January industrial output held back by mining drop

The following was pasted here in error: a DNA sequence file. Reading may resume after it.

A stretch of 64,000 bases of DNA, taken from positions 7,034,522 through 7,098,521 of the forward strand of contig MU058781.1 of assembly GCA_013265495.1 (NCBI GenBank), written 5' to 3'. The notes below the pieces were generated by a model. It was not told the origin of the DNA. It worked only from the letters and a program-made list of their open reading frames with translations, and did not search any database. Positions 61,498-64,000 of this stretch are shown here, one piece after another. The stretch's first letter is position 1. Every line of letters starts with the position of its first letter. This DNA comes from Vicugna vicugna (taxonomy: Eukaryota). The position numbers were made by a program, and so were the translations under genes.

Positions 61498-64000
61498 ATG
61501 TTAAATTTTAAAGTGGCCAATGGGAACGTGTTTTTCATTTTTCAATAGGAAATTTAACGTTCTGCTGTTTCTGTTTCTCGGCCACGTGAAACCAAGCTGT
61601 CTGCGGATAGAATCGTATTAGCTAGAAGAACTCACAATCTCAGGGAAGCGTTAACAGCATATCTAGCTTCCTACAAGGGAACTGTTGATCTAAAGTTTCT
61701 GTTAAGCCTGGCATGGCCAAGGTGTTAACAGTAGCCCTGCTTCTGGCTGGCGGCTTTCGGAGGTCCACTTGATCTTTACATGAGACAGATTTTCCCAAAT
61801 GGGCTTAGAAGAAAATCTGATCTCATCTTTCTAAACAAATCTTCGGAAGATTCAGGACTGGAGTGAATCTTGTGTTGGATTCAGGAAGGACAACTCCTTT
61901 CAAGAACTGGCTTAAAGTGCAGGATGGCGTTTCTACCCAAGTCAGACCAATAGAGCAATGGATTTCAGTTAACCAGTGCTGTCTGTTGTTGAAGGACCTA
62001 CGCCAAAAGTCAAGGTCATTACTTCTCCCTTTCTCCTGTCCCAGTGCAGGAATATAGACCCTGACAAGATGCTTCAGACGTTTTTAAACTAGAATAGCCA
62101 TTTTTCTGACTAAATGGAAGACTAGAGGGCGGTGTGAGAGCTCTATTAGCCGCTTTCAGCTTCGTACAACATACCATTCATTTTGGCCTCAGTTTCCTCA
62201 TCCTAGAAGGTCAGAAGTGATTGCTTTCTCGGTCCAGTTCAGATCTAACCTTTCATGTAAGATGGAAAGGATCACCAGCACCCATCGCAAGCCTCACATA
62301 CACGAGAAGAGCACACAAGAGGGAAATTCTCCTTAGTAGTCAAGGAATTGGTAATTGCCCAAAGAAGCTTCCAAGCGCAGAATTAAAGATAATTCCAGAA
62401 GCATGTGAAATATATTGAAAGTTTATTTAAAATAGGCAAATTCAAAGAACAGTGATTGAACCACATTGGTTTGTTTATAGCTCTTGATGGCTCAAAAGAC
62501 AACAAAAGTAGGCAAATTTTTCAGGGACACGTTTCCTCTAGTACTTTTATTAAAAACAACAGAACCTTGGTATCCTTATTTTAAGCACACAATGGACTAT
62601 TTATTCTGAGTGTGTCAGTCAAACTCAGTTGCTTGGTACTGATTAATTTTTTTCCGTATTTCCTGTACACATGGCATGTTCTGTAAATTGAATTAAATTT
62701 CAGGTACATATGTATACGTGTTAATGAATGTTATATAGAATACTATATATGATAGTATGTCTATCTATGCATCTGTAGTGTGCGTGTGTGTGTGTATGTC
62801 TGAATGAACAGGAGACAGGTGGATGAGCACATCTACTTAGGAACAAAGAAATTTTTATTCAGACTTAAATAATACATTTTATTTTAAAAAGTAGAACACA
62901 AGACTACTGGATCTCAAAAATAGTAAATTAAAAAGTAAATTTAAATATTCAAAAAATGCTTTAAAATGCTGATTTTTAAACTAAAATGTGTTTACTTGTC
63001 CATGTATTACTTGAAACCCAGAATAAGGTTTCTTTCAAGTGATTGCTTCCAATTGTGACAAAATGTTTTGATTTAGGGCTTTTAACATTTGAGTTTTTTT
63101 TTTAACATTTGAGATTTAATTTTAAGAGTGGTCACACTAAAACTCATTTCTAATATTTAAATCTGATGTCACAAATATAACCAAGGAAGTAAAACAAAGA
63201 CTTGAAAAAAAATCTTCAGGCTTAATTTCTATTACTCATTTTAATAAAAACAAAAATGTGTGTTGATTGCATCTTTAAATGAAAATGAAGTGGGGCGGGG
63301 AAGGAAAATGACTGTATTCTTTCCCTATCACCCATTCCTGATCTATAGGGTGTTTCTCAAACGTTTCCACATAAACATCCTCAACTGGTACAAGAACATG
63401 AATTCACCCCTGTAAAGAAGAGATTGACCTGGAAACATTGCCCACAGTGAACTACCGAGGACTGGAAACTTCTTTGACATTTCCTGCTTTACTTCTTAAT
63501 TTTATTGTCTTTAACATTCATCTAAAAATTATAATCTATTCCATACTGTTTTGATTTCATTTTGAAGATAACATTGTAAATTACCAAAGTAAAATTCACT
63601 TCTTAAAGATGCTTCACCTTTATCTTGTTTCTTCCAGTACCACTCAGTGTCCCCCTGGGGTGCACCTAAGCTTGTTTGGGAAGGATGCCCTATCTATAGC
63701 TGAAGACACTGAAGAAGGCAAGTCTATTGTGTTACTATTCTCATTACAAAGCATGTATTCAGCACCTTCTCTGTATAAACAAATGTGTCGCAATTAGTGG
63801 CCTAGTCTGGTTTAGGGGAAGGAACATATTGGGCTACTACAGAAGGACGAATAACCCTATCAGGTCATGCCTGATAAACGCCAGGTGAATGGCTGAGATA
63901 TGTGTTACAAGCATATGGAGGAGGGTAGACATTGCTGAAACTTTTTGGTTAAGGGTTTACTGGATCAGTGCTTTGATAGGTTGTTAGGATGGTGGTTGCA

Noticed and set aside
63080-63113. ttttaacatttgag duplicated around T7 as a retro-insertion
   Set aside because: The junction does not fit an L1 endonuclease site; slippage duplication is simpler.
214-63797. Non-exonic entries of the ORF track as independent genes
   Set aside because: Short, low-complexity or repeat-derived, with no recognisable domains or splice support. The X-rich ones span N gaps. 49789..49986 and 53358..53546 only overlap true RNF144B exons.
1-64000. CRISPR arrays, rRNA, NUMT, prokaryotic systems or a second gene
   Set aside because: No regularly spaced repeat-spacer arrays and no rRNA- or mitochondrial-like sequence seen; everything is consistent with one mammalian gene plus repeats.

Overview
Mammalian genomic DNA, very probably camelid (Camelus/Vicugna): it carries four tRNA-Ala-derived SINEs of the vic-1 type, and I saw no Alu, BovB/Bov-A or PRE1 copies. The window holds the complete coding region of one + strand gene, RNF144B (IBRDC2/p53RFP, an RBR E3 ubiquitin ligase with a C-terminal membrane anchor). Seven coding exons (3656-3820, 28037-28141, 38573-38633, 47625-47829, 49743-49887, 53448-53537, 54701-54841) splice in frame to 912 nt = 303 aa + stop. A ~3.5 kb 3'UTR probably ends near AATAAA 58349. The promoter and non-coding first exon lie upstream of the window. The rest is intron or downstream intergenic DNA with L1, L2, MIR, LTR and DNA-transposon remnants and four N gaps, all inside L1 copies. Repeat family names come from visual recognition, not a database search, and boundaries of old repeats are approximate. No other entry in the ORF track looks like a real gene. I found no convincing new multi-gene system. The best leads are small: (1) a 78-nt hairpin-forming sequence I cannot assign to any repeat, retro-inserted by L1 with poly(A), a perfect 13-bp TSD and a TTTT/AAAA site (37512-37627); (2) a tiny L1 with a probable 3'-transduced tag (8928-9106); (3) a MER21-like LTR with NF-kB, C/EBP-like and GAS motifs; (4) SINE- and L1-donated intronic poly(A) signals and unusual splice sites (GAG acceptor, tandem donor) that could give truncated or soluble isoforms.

Greek industrial production fell 0.3 percent in January as sharp declines in mining and energy output canceled out a strong gain in manufacturing production. The drop in January industrial output followed robust growth of 5 percent in December and 2.7 percent in November on the back of sharp gains in manufacturing production. Strong increases in the production of medical instruments, furniture, coal and non-metallic minerals lifted manufacturing output by 4.3 percent, provisional data released yesterday by the National Statistics Service showed. Manufacturing production started picking up speed in November, increasing 0.3 percent, and then surged ahead by 4.9 percent in December. The blip in January industrial output came after mining and energy output fell by 6.3 percent and 8.2 percent respectively. EFG Eurobank economist Platon Monokroussos said bad weather at the beginning of the year was partly to blame for the industrial output drop. «Bad weather in many areas of the country in January kept workers away from work,» he said. Rising geopolitical uncertainties have also eroded industrial confidence, causing companies to hold back their investment programs. Monokroussos said the increasing global tension and weak growth in Greece’s major trading partners make it unlikely that industrial output will pick up in the coming months. The European Commission early this month said eurozone growth in the first quarter may shrink by 0.1 percent. The European Central Bank also lowered its full-year growth forecast to around 1 percent. «The outlook is uncertain in the short term,» Monokroussos said. The latest economic readings also indicated a rocky road ahead. The Greek purchasing managers’ index in February rose by the slowest rate in a year as winter storms disrupted production and order levels in February. Greek industrial confidence in February hardly budged from the previous month’s level, the European Commission’s economic sentiment indicator for February showed. Greece’s long-term prospects, however, hold out more promise. «The strong growth rate forecast for this year and the 2004 Olympic Games are expected to bolster certain segments of the economy,» said Monokroussos. The government on Thursday reiterated its target of 3.8 percent economic expansion this year, despite rising geopolitical uncertainties. The Bank of Greece also issued a 3.7 percent forecast, citing strong private consumption and investments as the driving force for growth. The National Council of Exports is due to convene on Monday to discuss ways to bolster sales of Greek products abroad.

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